Evanston Alderman Lionel Jean-Baptiste, 2nd Ward, has been appointed to fill a vacancy on the Cook County Circuit Court.

The state supreme court issued an order Wednesday appointing Jean-Baptiste to fill the vacancy on the ninth subcircuit created by the death of Judge Gerald C. Bender.

Jean-Baptiste’s appointment is effective March 4. The appointment ends in December 2012, which means Jean-Baptiste would have to run for election to the position next year.

Evanston Mayor Elizabeth Tisdahl will have to appoint a replacement for Jean-Baptiste to fill the remainder of his current term as alderman, which runs through April 2013.

Jean-Baptiste says he plans to announce his resignation as alderman at Monday night’s City Council meeting and complete his service on the council at the following meeting, Feb. 28.

He said he hopes to confer with Tisdahl soon about possible successors.

Jean-Baptiste says that as a new judge he’ll initially be assigned to hear traffic cases. “They don’t want you do anything that has too much of an impact on people’s lives to start with,” he said.

He said new judges generally move up from there to handle small claims cases.

Jean-Baptiste said he’s always wanted to be an attorney, but had only recently concluded that serving as a judge might be part of his career plans. He said that in recent months he’d conferred with state Supreme Court Justice Charles Freeman about the possibility.

He said he received a call in mid-December about the opening and went through an extensive review process including evaluation by local bar associations before the Supreme Court made the appointment.

Jean-Baptiste won 85 percent of the vote in his first race for the City Council in 2001 against community activist Betty Sue Ester.

He had the backing of the retiring long-time incumbent, Dennis Drummer, and of Mayor Lorraine Morton, and ran on a platform favoring both affordable housing and economic development.

But he faced a tougher campaign in 2005 when he was bumped from the ballot after the city electoral board decided his nominating petition sheets didn’t sufficiently specify the office he was running for, because they said just “2nd Ward,” not “2nd Ward Alderman.”

Despite that setback he went on to win election as a write-in candidate with nearly two-thirds of the vote, raising and spending over $23,000 on the effort, believed to be a record for an aldermanic race in Evanston, and more than four times the amount raised by his first-time challenger, librarian Christopher Stewart, who’s now president of the city’s library board.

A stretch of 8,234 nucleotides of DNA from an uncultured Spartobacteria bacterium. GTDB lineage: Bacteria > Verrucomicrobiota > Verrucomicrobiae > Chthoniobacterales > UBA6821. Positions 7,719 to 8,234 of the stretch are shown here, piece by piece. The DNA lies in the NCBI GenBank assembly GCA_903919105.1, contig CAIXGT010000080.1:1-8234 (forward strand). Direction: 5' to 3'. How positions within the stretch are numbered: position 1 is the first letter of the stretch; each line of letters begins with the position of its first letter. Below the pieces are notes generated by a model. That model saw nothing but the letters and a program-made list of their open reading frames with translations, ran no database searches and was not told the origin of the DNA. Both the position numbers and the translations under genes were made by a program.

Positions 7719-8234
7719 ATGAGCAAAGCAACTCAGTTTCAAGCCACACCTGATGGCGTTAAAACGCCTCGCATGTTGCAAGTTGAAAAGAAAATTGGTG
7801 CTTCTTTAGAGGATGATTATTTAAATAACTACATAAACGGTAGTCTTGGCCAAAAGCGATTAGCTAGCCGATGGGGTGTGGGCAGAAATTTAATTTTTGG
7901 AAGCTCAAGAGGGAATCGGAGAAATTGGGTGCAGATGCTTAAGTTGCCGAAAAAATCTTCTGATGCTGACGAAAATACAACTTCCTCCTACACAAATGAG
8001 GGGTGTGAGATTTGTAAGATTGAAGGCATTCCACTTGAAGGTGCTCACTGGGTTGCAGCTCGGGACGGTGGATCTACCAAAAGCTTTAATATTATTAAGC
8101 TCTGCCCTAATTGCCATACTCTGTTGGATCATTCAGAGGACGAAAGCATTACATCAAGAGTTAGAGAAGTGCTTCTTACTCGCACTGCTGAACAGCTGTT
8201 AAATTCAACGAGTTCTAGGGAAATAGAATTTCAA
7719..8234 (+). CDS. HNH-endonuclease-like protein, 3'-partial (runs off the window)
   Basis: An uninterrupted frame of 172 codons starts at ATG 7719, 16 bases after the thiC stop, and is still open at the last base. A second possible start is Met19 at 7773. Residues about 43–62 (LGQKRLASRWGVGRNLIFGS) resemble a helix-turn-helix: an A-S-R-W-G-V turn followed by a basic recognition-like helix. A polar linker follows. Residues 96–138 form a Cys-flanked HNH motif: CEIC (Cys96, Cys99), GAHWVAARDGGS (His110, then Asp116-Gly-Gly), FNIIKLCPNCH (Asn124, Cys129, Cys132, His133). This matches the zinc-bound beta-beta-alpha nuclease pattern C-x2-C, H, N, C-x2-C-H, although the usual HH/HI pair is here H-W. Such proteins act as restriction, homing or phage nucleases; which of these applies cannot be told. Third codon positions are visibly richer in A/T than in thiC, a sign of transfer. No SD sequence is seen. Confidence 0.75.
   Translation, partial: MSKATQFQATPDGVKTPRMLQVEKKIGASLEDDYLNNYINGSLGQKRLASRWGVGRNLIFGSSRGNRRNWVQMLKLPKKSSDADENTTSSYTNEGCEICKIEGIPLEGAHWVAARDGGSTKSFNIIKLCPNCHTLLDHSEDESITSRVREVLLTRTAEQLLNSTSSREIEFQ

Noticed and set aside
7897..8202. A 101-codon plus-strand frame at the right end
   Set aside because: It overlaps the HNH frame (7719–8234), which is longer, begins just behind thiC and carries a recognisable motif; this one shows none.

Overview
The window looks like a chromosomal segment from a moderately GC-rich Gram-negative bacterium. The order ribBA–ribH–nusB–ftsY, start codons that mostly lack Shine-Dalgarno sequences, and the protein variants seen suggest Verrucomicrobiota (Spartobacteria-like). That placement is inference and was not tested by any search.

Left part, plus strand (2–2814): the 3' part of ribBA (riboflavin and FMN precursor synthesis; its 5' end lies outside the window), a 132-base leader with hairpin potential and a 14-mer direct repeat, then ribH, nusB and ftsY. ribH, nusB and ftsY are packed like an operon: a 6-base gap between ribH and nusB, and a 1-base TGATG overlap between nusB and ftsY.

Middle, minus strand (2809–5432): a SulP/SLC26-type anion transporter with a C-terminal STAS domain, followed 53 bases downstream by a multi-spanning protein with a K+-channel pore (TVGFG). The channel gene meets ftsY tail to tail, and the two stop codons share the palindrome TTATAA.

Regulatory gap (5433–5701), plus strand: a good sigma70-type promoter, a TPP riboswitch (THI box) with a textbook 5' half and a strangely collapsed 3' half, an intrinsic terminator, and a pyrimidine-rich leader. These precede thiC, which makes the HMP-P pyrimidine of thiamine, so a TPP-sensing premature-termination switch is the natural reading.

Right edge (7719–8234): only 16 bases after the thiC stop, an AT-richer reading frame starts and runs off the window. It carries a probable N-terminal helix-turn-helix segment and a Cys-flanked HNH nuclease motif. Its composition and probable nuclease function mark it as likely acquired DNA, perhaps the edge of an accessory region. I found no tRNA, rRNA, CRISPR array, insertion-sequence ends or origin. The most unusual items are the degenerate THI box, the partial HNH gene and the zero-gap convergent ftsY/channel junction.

Jean-Baptiste ran unopposed for re-election in 2009.

The alderman, whose family emigrated from Haiti, arrived in Evanston with them in 1964 and is a 1970 graduate of Evanston Township High School where he was student government president.

He graduated from Princeton University in 1974 as a political science major and, after spending a decade in New York, he returned to Evanston in 1984. He earned his law degree from Chicago-Kent College of Law in 1990, and got his start in community activism here working with the Canal Park Neighbors

Since last year’s earthquake in Haiti, Jean-Baptiste has been active in organizing local relief efforts for the island nation.

Jean-Baptiste is the second Evanston alderman to become a circuit court judge recently. Former 4th Ward alderman Steve Bernstein was elected last year to the ninth subcircuit.

Bill Smith is the editor and publisher of Evanston Now.

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  1. Fitting appointment

    How fitting that a man who has fought for justice all of his life and who has been an advocate of justice for others would be appointed to the judiciary.   He will no doubt serve on the bench with the same integrity and passion that he served the city and the second ward.   

  2. Here comes “the judge”

    Congratuations cousin Judge Lionel! Your family is very proud of you. 

  3. Congratulations!

    I do not know what you Have done before; But one Haitian gets the (honor) to the position, I believe you deserve it. That lets Haitians know we can do better and do what we should for our country to move up from where it is now.

    Congratulations again!

    Jean Eddy Joachim.

  4. Mesi.

    Thank you on behalf of the Haitian community of the Midwest. You made us all proud and know that you are an idol for all of us specially the young and educated Haitian professionals. Keep doing the great philanthropist and community building work you have been dedicated to for years.

    Mesi, tout ayisyen Chicago e patou nan Etazini fye de ou. Nou tout ap selebre.

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